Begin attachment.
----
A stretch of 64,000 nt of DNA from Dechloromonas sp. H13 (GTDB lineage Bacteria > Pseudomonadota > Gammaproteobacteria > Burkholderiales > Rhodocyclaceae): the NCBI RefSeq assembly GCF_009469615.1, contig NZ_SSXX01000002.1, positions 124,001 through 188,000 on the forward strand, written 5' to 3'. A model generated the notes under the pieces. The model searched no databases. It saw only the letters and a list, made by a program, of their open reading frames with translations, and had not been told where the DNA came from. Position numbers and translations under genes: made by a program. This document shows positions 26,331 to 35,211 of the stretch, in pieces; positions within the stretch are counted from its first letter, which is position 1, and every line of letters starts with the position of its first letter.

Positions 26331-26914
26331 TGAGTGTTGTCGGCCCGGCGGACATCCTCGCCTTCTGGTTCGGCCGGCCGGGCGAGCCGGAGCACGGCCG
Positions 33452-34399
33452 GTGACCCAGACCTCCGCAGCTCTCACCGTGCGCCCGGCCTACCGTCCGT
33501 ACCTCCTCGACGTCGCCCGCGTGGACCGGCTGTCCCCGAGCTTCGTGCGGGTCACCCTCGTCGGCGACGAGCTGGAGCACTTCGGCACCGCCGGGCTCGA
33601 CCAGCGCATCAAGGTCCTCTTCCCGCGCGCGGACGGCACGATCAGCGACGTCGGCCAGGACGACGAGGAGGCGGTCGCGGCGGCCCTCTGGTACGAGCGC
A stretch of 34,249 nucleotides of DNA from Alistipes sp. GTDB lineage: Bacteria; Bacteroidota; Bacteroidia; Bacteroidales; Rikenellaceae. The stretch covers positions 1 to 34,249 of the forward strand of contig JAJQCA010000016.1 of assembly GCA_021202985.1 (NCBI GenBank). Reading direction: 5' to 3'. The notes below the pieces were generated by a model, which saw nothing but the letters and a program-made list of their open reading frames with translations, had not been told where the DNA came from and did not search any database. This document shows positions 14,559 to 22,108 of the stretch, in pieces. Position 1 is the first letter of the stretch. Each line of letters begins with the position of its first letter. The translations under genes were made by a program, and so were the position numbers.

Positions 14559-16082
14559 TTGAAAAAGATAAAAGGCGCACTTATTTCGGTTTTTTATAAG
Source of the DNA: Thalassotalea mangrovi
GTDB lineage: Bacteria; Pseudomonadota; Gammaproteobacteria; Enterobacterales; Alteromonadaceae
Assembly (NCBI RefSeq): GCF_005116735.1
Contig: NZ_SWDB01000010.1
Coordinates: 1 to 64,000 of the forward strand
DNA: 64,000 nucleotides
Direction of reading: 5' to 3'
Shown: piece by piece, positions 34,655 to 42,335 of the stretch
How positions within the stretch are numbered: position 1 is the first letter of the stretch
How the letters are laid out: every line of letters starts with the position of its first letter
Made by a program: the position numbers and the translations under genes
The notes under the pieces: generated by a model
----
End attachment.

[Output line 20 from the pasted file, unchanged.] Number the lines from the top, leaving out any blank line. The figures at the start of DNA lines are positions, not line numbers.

How the letters are laid out: every line of letters starts with the position of its first letter